River birch may be one of the more popular birch trees used in landscaping in North America, but other types do exist and have their own benefits. The classic paper birch has bark with a white color, while yellow birch offers an interesting golden bark. Other birches have a weeping form. All of these fine fall-foliage trees display yellow leaves in autumn.

  • 03 of 12

    Swamp Tupelo Trees

    Fall foliage of swamp tupelo tree.

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    Nyssa was a water nymph in Greek myth. Her name appears in the botanical name for swamp tupelo (Nyssa sylvatica). This name is apropos because the swamp tupelo tree, like river birch, is tolerant of wet ground.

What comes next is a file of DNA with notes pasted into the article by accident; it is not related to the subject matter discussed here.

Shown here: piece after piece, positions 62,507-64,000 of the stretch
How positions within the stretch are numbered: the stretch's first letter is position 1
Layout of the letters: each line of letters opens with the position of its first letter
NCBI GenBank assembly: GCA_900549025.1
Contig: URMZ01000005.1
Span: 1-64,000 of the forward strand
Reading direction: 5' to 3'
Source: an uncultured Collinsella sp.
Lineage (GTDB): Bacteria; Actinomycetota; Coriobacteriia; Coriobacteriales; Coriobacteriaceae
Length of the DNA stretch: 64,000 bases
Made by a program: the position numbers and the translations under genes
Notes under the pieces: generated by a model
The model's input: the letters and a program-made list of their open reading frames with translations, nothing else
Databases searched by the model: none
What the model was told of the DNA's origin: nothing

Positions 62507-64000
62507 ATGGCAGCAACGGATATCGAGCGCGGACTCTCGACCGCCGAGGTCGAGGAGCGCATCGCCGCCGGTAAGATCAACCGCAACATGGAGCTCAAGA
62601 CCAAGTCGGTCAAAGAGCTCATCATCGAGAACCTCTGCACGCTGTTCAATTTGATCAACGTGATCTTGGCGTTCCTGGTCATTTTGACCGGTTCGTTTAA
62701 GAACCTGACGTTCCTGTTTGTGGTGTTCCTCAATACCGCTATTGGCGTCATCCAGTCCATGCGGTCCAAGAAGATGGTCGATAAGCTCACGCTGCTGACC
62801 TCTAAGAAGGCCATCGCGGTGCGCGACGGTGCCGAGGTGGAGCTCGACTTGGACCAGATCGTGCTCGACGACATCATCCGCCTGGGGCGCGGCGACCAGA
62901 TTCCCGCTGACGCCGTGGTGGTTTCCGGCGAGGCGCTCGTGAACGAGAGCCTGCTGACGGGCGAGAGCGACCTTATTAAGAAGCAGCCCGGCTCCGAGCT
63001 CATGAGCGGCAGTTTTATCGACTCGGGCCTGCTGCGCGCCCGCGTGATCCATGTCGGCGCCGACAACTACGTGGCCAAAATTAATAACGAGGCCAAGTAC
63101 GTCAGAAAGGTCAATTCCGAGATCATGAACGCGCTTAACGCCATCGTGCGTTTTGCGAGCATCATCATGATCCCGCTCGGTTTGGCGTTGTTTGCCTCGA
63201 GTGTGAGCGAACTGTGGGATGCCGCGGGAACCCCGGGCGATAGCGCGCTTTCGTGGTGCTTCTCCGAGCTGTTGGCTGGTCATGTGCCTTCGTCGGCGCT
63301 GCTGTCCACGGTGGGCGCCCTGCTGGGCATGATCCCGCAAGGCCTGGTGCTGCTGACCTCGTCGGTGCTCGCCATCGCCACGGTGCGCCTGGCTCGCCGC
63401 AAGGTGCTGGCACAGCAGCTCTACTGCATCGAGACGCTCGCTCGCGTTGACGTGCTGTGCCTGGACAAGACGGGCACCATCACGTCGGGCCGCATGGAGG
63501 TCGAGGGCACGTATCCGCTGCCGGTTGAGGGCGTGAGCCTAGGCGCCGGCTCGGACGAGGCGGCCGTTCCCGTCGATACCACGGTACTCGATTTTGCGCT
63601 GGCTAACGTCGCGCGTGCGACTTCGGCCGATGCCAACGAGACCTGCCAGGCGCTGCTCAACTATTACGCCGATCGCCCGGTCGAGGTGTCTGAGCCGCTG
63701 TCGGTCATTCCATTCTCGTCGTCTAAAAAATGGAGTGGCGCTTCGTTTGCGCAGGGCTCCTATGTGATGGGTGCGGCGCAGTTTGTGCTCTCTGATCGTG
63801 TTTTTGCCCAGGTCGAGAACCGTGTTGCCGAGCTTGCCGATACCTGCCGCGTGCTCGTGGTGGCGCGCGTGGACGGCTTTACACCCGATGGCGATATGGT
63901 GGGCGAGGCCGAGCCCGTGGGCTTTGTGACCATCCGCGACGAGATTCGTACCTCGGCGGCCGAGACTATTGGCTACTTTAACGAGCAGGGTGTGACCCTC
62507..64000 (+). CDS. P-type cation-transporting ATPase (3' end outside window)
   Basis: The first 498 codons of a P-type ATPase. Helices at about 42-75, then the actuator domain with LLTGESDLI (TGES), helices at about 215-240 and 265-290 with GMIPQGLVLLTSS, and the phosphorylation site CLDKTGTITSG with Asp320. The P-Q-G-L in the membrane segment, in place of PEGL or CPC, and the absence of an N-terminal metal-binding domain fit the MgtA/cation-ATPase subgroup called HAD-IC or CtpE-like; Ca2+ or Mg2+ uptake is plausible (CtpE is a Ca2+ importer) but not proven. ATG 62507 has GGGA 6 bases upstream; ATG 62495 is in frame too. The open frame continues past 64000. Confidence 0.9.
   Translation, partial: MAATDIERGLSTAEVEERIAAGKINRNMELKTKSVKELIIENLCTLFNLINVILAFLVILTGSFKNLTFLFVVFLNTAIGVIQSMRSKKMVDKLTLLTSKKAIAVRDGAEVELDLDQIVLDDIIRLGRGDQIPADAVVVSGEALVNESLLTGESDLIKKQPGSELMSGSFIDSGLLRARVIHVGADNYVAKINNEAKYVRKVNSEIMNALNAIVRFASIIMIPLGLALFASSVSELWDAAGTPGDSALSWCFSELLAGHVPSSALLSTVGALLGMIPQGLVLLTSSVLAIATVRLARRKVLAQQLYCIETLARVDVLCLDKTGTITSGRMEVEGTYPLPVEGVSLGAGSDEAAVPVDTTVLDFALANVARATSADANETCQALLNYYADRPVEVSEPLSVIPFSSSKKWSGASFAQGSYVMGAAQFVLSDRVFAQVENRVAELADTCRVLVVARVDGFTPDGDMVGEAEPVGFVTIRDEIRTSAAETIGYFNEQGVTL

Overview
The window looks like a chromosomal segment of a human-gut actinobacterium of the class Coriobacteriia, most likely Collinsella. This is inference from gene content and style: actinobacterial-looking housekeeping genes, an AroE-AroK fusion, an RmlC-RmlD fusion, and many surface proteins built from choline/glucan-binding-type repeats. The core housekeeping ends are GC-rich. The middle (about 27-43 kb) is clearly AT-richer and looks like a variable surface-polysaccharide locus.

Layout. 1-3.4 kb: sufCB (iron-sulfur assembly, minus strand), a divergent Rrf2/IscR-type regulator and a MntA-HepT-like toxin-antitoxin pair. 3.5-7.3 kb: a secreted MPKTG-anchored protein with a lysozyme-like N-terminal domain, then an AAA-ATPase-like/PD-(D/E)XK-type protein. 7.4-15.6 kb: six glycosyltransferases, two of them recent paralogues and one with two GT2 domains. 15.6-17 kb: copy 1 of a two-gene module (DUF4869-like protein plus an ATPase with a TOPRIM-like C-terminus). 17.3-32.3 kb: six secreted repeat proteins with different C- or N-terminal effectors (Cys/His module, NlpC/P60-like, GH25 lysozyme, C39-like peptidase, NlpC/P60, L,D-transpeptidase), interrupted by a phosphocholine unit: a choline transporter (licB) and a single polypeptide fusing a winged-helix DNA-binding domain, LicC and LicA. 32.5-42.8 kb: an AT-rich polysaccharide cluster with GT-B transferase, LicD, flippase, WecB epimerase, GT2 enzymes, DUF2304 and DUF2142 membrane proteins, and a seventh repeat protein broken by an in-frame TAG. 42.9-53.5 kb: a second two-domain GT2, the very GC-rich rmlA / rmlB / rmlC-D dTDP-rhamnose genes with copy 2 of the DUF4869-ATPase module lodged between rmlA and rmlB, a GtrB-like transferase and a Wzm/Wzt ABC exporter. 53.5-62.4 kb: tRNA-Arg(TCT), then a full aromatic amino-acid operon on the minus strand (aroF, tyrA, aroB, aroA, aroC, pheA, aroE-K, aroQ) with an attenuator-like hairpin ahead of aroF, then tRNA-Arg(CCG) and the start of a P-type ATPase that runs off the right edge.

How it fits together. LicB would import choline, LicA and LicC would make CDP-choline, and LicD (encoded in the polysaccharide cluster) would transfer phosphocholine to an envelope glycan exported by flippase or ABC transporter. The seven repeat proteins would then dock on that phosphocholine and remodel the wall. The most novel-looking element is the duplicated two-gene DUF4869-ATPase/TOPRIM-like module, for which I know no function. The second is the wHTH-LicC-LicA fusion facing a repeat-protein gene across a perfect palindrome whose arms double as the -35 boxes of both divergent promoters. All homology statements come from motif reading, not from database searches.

What adds to the beauty of the fall color is the shininess of the leaves. If you are buying a swamp tupelo tree with an eye to achieving optimal fall color in your landscape, select the "Autumn Cascades" cultivar, which provides you with a weeping plant form to boot. As if all this was not enough, the drupes (fruits) produced by these trees serve as food for the wild birds.

  • 04 of 12

    Sugar Maple Trees

    Sugar maple leaf in fall

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    Maple trees are the royals of the fall foliage world in North America. Folks rather derisively dubbed "leaf peepers" sometimes drive hundreds of miles to witness the magnificent fall foliage displays in places like the White Mountains of New Hampshire. If you are one of these intrepid travelers, you are probably already aware that maples are bound to make any list of the most colorful trees for fall.